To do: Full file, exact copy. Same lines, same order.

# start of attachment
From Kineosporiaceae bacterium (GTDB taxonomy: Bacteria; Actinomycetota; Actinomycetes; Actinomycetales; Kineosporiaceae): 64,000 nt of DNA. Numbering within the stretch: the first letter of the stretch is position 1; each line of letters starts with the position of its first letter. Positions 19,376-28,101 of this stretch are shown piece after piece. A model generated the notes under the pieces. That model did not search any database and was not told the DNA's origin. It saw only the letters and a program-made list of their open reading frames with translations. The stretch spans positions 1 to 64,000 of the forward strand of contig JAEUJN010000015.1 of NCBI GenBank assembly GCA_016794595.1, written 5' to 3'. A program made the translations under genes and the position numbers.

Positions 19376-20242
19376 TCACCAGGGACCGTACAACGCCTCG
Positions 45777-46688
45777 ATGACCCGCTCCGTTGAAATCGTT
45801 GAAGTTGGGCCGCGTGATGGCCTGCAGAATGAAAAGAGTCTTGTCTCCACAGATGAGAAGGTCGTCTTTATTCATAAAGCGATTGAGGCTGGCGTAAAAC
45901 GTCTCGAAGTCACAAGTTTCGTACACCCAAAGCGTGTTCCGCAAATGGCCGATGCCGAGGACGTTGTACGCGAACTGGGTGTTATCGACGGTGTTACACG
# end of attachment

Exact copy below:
From Kineosporiaceae bacterium (GTDB taxonomy: Bacteria; Actinomycetota; Actinomycetes; Actinomycetales; Kineosporiaceae): 64,000 nt of DNA. Numbering within the stretch: the first letter of the stretch is position 1; each line of letters starts with the position of its first letter. Positions 19,376-28,101 of this stretch are shown piece after piece. A model generated the notes under the pieces. That model did not search any database and was not told the DNA's origin. It saw only the letters and a program-made list of their open reading frames with translations. The stretch spans positions 1 to 64,000 of the forward strand of contig JAEUJN010000015.1 of NCBI GenBank assembly GCA_016794595.1, written 5' to 3'. A program made the translations under genes and the position numbers.

Positions 19376-20242
19376 TCACCAGGGACCGTACAACGCCTCG
Positions 45777-46688
45777 ATGACCCGCTCCGTTGAAATCGTT
45801 GAAGTTGGGCCGCGTGATGGCCTGCAGAATGAAAAGAGTCTTGTCTCCACAGATGAGAAGGTCGTCTTTATTCATAAAGCGATTGAGGCTGGCGTAAAAC
45901 GTCTCGAAGTCACAAGTTTCGTACACCCAAAGCGTGTTCCGCAAATGGCCGATGCCGAGGACGTTGTACGCGAACTGGGTGTTATCGACGGTGTTACACG